Healthcare Leadership with Political Astuteness and its role in the implementation of major system change: the HeLPA qualitative study

Waring, Justin; Bishop, Simon; Clarke, Jenelle; Exworthy, Mark; Fulop, Naomi J; Hartley, Jean; Ramsay, Angus IG; Black, Georgia and Roe, Bridget (2022). Healthcare Leadership with Political Astuteness and its role in the implementation of major system change: the HeLPA qualitative study. Health and Social Care Delivery Research, 10(11)



The implementation of change in health and care services is often complicated by the ‘micropolitics’ of the care system. There is growing recognition that health and care leaders need to develop and use types of ‘political skill’ or ‘political astuteness’ to understand and manage the micropolitics of change.

The aim of this study was to produce a new empirical and theoretical understanding of the acquisition, use and contribution of leadership with ‘political astuteness’, especially in the implementation of major system change, from which to inform the co-design of training, development and recruitment resources.

The qualitative study comprised four work packages. Work package 1 involved two systematic literature reviews: one ‘review of reviews’ on the concept of political astuteness and another applying the learning from this to the health services research literature. Work package 2 involved biographical narrative interviews with 66 health and care leaders to investigate their experiences of acquiring and using political skills in the implementation of change. Work package 3 involved in-depth qualitative case study research with nine project teams drawn from three regional Sustainability and Transformation Partnerships operating in different English regions. Work package 4 involved a series of co-design workshops to develop learning materials and resources to support service leaders’ acquisition and use of political skills and astuteness.

The concepts of political skills and astuteness have had growing influence on health services research, yet these have tended to emphasise a relatively individualised and behavioural view of change leadership. The interview study suggests that, although leaders certainly use individual skills and behaviours when implementing change, change processes are contingent on local contextual factors and the patterns of collective action in the forms of interlocking constellations of political interactions. The in-depth case study research further shows these interactive, contingent and collective processes in the implementation of major system change. The study finds that major system change occurs over several linked stages, each involving particular controversies for which skills, strategies and actions are needed. Informed by these findings, and through a series of co-design workshops, the study has produced a set of resources and materials and a workbook to support individuals and project teams to acquire and develop political skill.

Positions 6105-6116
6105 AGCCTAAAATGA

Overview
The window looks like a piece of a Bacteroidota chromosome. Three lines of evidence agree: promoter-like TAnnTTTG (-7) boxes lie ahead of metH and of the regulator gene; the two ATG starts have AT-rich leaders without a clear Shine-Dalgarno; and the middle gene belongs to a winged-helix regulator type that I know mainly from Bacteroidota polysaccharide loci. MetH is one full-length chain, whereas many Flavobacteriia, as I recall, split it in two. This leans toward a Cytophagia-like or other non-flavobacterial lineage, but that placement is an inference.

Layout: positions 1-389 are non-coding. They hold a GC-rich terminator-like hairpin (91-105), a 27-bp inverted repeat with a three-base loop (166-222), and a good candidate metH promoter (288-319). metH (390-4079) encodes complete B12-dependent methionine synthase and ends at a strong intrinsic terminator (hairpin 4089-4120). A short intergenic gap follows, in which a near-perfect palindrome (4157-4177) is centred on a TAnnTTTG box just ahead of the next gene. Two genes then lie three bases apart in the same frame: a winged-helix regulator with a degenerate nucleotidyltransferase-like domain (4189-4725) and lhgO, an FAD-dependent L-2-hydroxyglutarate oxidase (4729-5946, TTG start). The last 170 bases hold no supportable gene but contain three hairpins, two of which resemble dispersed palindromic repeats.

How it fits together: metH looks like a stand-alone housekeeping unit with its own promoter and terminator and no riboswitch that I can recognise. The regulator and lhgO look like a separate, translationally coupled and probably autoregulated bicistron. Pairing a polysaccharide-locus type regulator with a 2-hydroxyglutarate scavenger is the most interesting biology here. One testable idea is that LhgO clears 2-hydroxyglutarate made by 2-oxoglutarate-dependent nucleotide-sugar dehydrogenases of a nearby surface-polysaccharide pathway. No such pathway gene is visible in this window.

The study was complicated by the COVID-19 pandemic and there were difficulties in recruiting in-depth cases for observational research, and also recruiting patient and community groups.

Health and care leaders can develop and use a range of skills, strategies and actions to understand and navigate the diverse interests that complicate change. Building on the literature, the study presents a novel empirical framework of these skills, strategies and behaviours, and shows how they are used in the implementation of major system change. This study concludes with a set of co-designed learning resources and materials to support future leaders to develop similar skills and strategies. Further evidence is needed on the contribution of the learning resources on leadership activities and to understand the contribution of political skills to other areas of service governance.

Study registration
This study is registered as researchregistery4020.

This project was funded by the National Institute for Health and Care Research (NIHR) Health and Social Care Delivery Research programme and will be published in full in Health and Social Care Delivery Research; Vol. 10, No. 11. See the NIHR Journals Library website for further project information.

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